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Jodian Pinkney, MD

Pronouns:

She/Her/Hers

Rank:

Fellow

Institution:

MGH

Department:

Infectious Diseases

Authors:

Jodian Pinkney, Kamali Carroll, Lenroy Bryan, Givana Witter, Dina Ashour, Fatma Shebl, Emily Hyle, Laura Bogart, Bisola Ojikutu

Principal Investigator:

Bisola Ojikutu

COVID-19 vaccine uptake, vaccine hesitancy and medical mistrust among reproductive-aged women in Jamaica

The COVID-19 pandemic has highlighted the importance of including pregnant women and other women of reproductive age in all tiers of vaccine research. The exclusion of pregnant women from the original COVID-19 vaccine clinical trials led to a significant void in safety and efficacy data, contributing to vaccine hesitancy (defined as a delay or refusal of vaccines despite availability of vaccine services) and low vaccine uptake among this group. Other factors contributing to low vaccine uptake among this group remain largely unexplored.

In the future including women of reproductive age in vaccine research could provide invaluable information for vaccine decision-making conversations, local and national vaccine strategic planning and policy guidance.

Overview

Little is known about COVID-19 vaccine uptake, vaccine hesitancy and medical mistrust among reproductive-aged women in Jamaica.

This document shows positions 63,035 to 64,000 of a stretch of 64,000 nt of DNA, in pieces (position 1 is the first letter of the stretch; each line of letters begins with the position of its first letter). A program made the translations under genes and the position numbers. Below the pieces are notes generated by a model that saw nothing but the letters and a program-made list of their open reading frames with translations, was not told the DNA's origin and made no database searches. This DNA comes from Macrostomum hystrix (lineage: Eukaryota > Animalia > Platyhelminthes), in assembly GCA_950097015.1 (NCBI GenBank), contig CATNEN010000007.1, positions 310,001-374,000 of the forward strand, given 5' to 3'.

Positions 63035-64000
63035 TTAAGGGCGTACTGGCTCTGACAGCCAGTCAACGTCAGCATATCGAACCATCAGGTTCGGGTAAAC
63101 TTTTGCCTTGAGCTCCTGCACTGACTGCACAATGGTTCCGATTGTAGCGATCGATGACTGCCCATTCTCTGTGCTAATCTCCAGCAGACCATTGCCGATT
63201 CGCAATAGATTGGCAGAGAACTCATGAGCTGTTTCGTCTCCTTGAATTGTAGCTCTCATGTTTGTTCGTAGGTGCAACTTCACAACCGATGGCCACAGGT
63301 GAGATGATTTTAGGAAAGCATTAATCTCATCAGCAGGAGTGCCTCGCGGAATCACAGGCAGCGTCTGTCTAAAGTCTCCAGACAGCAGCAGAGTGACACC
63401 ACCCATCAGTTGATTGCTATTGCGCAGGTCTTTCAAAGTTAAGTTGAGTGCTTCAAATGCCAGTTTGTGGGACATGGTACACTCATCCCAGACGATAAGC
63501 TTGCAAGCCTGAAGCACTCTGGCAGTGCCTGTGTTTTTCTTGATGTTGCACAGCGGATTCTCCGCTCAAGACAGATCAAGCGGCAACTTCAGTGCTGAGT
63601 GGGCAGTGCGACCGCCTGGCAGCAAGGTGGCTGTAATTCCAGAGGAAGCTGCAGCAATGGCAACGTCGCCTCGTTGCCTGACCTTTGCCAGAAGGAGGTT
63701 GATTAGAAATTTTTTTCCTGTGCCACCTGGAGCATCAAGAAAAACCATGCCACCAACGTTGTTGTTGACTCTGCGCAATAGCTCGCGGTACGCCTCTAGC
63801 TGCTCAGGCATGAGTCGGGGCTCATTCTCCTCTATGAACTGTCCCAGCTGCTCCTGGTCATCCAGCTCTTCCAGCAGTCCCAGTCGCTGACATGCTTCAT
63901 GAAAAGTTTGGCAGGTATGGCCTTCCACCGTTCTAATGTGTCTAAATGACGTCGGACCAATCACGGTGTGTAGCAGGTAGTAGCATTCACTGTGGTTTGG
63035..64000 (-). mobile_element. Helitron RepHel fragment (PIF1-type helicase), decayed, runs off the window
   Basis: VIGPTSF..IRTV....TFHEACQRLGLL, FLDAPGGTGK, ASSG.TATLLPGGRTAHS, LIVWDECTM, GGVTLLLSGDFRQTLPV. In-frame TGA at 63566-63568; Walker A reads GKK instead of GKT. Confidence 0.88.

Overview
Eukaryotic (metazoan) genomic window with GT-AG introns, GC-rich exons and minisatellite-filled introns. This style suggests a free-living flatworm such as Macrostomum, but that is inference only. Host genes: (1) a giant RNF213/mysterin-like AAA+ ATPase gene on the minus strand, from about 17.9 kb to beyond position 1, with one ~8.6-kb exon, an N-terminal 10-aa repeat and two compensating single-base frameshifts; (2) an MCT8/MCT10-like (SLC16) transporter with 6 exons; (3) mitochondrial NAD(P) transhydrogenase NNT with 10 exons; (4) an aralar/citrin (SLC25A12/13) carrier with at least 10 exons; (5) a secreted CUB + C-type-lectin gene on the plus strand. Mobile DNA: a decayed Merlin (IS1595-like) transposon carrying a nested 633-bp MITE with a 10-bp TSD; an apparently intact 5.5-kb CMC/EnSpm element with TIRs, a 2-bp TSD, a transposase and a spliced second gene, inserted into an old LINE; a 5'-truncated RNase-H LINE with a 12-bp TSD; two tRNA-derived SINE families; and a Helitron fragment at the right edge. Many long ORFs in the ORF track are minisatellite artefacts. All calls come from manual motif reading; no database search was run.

Methods

We conducted a cross-sectional, web-based survey of a convenience sample of reproductive-aged women (patients, providers, and staff) at a tertiary care hospital in Jamaica from February 1- 8, 2022 to assess COVID-19 vaccine receipt, hesitancy (defined as a delay or refusal of vaccines despite availability of vaccine services) and medical mistrust (e.g., “I don’t trust the COVID-19 vaccine”). We employed multivariable robust Poisson regression to estimate prevalence ratios (PR) and 95% confidence intervals (CI) for vaccination, hesitancy and mistrust in pregnant versus non-pregnant women, adjusting for age, education and comorbidities.

 

Results

98 reproductive-aged women had complete survey responses available for the time period February 1-2, 2022. 42% were pregnant and 58% were non-pregnant. Pregnant women were younger than non-pregnant women [M(SD) = 30 (±4.8) and 36 (±7.2), respectively]. Vaccine uptake among pregnant women was 20% compared with 78% among non-pregnant women, (aPR=0.47, 95%CI=0.28 – 0.77; p=0.003). Pregnant women were more likely to agree with several mistrust statements compared with non-pregnant women including “I don’t trust the COVID-19 vaccine” (aPR=3.13, 95%CI=1.37 – 7.16; p=0.01).

 

Conclusion

Preliminary findings suggest that pregnant women in Jamaica may be less likely to get vaccinated compared with non-pregnant reproductive-aged women. Pregnant women may also have higher levels of mistrust. Rapid dissemination of pregnancy-related COVID-19 vaccine safety data, by trusted sources, may lead to improved vaccine uptake in this group.